the crowds are squeezing
like the cat
before jumping
as soon as we jump – 
but listen up now
from behind your closed windows
closed in honour of us
the erotic mewing:
we fell in love with power.

The streets have grown narrower
like our exhilaration
which has widened
its cries filling the sky
smothered with aeroplanes
which we now lift up high
with our enormous body –
the crowd grows larger
and the masses of people
like a sewer
where the water of others is poisonous
because it burst making their anger explode
their anger 
our anger
and that anger
that anger
now flows
it flows
it flows
and no one stops to ask 
where it will take us.

And sweeter still than the sweetest flesh
is the scent of our demands
hurled with the battle cries
at the masses
from the mouths of the speakers
the canons watching us like cyclops
inhale their echo
before the rocks tumble down

nobody knows why yet
we are running
as a waterfall we run up the streets
we kiss their shape
black and white
from all directions black and white
and our long body
licking the white walls – 
against our will
the crows are flying low now.

The streets are calling us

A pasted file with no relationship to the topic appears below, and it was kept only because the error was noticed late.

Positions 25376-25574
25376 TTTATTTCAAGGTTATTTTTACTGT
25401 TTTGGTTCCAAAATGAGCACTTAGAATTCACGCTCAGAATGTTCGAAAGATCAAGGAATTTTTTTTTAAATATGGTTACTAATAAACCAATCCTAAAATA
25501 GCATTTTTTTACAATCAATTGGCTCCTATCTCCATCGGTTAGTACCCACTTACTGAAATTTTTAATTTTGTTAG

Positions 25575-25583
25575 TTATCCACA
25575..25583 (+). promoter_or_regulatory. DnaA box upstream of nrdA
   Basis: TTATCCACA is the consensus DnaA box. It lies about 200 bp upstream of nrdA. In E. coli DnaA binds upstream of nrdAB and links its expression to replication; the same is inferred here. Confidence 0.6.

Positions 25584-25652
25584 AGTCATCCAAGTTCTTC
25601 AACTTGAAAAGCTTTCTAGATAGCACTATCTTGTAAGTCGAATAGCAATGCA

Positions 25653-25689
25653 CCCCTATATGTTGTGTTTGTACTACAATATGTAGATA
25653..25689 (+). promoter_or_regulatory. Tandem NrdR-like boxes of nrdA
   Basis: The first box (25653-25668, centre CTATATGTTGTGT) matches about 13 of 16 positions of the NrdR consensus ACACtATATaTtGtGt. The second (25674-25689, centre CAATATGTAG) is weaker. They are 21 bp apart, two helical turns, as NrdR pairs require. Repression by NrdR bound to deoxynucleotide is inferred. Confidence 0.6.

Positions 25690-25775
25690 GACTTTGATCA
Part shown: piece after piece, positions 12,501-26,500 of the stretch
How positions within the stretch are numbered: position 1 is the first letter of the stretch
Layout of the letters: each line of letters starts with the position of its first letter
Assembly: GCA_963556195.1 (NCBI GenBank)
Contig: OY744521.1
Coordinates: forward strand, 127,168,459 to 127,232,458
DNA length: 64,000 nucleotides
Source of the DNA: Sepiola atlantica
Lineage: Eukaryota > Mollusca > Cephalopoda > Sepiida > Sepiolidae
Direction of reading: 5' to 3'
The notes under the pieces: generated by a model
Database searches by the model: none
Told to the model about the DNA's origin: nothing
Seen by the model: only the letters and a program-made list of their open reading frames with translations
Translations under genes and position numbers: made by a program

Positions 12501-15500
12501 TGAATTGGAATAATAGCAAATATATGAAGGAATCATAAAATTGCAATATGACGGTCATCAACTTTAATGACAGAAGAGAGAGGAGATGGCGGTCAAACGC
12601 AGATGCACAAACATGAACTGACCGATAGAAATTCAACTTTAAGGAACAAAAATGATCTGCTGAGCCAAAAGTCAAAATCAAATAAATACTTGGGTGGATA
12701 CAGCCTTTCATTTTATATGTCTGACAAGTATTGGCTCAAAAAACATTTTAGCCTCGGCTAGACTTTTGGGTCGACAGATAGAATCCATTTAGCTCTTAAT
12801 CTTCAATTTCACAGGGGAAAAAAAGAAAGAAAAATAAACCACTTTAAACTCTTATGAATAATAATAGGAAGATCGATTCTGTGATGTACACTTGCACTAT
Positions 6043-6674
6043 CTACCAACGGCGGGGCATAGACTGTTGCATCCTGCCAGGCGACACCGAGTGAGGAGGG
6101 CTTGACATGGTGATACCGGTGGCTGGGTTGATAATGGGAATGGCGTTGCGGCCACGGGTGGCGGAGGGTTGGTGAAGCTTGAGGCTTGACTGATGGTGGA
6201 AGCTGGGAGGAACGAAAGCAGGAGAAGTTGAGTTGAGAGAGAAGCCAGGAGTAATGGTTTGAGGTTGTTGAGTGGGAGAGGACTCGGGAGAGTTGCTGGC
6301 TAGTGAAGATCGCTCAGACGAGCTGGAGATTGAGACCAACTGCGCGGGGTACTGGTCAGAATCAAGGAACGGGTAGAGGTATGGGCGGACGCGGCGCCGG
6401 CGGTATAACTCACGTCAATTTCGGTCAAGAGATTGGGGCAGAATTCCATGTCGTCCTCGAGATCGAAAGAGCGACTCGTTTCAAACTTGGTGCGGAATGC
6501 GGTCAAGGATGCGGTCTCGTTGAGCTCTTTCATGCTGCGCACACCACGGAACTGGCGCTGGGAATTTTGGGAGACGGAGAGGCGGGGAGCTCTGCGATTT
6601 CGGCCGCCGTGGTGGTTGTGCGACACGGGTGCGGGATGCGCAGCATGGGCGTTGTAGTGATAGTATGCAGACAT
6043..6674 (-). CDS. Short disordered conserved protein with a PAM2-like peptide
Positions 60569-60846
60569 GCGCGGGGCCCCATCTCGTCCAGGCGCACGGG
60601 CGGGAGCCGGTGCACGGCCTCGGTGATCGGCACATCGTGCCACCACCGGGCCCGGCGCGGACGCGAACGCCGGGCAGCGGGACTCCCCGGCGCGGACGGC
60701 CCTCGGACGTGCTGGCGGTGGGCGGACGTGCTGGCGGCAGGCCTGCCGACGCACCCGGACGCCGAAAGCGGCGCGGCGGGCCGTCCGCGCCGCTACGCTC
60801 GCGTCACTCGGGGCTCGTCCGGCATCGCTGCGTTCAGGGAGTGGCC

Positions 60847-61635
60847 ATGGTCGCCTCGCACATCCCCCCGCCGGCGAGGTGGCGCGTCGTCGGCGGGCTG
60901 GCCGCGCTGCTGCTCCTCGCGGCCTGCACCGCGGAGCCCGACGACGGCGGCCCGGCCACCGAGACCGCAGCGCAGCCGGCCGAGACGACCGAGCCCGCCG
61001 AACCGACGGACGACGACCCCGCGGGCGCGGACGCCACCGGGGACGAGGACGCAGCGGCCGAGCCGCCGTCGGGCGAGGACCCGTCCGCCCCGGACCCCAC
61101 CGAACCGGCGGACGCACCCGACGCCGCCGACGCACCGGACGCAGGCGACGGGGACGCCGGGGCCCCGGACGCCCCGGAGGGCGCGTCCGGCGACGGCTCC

they swallow our anger
the long streets are shouting
and this barking
surges horribly into our ears
toads, crows, dogs together with sirens – 
how it skins our life
all this hearing of the voices
from the scurry in the street
inconceivably horrifying
the voices carrying 
deadly kisses – 
the ghost of death
throws a ghastly light
on the rash faint-hearted 
people in flight.

Everywhere all around us we see only streets
in front of us and then
to our right and left are streets
broad streets, narrow, with tram tracks
with asphalt and without asphalt
everything in the city is indifferent
the harrowing grin
the sarcastic smile
of a mouth
its voice can now be heard
by our ears alone.

We try in vain to escape the companionship of bullets
arrangement of horizontal lines
streets, lead, people